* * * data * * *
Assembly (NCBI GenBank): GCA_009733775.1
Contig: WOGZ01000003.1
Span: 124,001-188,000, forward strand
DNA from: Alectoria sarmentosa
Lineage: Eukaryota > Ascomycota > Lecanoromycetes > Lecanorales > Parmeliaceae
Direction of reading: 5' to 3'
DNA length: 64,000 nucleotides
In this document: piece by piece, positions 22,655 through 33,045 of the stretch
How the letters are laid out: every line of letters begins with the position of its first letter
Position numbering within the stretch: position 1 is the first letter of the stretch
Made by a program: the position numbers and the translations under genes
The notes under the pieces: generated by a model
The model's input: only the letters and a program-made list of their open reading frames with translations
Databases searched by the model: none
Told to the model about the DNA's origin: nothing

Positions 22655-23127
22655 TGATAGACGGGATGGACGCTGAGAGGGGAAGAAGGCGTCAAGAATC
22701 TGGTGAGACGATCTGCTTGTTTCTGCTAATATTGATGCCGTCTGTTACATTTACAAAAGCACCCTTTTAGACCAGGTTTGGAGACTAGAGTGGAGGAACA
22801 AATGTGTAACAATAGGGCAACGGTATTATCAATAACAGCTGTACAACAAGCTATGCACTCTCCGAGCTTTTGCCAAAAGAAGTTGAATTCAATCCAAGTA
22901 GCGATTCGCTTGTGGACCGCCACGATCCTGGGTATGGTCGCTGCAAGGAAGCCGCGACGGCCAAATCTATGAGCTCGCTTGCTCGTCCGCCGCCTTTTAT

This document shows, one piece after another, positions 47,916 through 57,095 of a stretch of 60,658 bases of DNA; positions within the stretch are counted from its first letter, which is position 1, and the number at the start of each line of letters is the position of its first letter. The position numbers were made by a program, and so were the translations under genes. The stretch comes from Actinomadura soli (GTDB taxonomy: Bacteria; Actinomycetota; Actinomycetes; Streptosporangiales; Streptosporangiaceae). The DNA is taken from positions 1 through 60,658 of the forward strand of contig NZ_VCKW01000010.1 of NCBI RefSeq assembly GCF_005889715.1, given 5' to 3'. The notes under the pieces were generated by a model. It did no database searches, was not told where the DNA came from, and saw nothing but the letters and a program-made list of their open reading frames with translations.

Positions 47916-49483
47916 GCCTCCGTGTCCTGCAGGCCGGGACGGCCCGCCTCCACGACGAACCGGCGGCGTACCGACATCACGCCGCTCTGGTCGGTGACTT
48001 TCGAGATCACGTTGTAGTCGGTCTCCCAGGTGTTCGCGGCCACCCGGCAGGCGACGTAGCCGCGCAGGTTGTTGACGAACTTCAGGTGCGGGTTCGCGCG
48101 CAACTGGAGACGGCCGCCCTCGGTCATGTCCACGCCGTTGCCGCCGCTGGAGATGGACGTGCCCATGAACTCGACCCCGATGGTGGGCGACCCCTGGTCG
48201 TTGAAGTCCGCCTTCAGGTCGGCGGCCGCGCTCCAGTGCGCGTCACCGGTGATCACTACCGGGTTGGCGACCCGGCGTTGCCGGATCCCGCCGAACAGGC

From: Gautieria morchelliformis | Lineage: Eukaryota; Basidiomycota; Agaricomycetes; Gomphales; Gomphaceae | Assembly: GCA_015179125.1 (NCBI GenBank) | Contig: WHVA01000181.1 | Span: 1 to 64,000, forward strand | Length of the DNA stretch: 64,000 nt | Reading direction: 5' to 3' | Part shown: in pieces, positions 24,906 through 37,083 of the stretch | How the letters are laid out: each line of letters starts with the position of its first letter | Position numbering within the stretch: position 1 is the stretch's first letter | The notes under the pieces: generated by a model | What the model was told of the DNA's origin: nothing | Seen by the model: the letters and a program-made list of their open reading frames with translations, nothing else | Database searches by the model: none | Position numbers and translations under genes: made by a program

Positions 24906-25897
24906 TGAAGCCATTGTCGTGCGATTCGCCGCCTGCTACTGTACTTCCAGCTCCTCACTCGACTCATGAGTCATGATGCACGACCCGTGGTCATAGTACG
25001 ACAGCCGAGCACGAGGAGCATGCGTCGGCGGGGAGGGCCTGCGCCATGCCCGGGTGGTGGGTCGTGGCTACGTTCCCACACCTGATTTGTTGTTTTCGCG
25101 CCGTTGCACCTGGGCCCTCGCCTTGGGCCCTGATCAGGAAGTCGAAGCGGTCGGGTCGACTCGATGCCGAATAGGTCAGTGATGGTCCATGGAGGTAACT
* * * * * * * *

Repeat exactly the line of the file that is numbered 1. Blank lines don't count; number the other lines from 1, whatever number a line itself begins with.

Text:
Assembly (NCBI GenBank): GCA_009733775.1